By Lisa Renner
California licensed midwives will have increased independence and authority in attending births, potentially giving more pregnant women access to their services under a new law that goes into effect in January.
Assembly Bill 1308 removes an unworkable clause that required all licensed midwives to be supervised by a physician.
California’s new health insurance exchange appears to be gaining momentum with consumers. Officials announced Thursday that 109,000 people had completed the application process and picked a private insurance plan through CoveredCa.com in October and November. About twice as many people completed the process in November as had in October, and the numbers for the first week of December were even higher.
California’s new online insurance marketplace signed up 31,000 customers in the first month it was open for business and another 18,000 in the first two weeks of November, officials said Wednesday.
By Matt Perry
After restaurateur Sam Stelletello opened Sunshine Care to offer high-quality assisted living to World War II’s “Greatest Generation,” nearly all of his aging residents succumbed to dementia – most frequently Alzheimer’s disease.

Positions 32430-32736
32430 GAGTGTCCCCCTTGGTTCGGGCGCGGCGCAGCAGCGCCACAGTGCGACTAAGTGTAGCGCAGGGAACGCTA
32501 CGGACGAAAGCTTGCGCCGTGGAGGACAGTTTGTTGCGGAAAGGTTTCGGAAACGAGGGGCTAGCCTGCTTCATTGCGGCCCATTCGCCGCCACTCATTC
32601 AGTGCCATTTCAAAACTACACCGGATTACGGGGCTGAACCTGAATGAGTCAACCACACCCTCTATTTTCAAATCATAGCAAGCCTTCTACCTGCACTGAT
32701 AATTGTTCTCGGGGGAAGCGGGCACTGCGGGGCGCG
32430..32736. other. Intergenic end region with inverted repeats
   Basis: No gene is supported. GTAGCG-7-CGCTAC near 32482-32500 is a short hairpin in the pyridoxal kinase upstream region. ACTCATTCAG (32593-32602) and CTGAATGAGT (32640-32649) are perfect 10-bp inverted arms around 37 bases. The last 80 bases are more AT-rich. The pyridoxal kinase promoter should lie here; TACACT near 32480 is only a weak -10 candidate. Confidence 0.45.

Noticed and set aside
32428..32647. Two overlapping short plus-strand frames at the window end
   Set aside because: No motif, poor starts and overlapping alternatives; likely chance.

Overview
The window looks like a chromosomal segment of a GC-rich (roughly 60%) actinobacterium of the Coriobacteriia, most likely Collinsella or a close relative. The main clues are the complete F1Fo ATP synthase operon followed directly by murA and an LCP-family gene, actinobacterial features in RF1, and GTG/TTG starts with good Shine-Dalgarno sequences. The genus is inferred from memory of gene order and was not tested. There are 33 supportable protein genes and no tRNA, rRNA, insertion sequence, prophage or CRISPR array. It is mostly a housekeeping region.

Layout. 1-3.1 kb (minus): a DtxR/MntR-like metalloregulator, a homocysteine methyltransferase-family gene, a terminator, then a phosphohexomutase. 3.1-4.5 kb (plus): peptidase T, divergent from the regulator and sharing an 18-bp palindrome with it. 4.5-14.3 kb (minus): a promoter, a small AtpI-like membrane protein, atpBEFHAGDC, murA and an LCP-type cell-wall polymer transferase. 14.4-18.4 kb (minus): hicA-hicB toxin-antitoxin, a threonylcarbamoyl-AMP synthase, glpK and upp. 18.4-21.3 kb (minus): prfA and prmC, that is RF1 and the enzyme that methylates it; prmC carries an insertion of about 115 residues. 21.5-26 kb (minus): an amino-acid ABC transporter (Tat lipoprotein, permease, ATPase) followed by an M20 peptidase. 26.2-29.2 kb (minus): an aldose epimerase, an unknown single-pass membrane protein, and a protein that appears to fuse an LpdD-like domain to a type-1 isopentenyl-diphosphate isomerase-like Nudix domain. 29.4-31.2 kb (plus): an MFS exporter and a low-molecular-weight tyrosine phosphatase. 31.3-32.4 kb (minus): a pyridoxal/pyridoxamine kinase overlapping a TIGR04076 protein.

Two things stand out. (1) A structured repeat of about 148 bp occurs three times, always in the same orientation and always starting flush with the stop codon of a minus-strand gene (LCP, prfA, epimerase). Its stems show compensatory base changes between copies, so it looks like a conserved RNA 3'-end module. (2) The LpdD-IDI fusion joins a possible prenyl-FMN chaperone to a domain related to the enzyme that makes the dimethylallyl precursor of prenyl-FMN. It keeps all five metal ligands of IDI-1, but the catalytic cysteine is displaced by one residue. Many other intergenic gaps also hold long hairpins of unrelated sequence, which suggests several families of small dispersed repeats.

As Sunshine’s original 10-bed 1990 facility expanded into today’s immaculate seven-building site in the hills of homespun Poway – San Diego County’s “City in the Country” – the residents’ natural cognitive decline spawned one of the state’s few facilities devoted to patients with dementia.
By Lynn Graebner
When Clare Ross couldn’t afford her $300 health insurance premium on top of her student loan payments, she turned to the Santa Cruz Women’s Health Center.
The safety-net clinic was founded in 1974 to serve only women, many of whom, like Ross, couldn’t get care elsewhere. But the center is now expanding its services in order to serve a wider demographic and receive federal funding under the Affordable Care Act.
By Angela Woodall
California’s ambitious plan to enroll former prison and jail inmates in health insurance as part of an expansion funded by the Affordable Care Act has been foiled by an applications logjam, administrative errors and bureaucratic roadblocks.
Advocates across California who work with former inmates have been trying since January to get them signed up for Medi-Cal, the state’s low-income health plan, in the hopes that having access to doctors, mental health services and addiction treatment might help keep them out of jail.
By Hannah Guzik
Claudia Boyd-Barrett and Angela Woodall contributed to this report.
Directories of doctors given to low-income patients across California are highly inaccurate, making it difficult for them to get the health care they’re entitled to under state law, the California Health Report has found.
More than half of the primary-care doctors in provider directories given to low-income patients in three counties in Northern, Central and Southern California are not accepting new patients with Medi-Cal, the state’s low-income health plan, or could not be reached by telephone.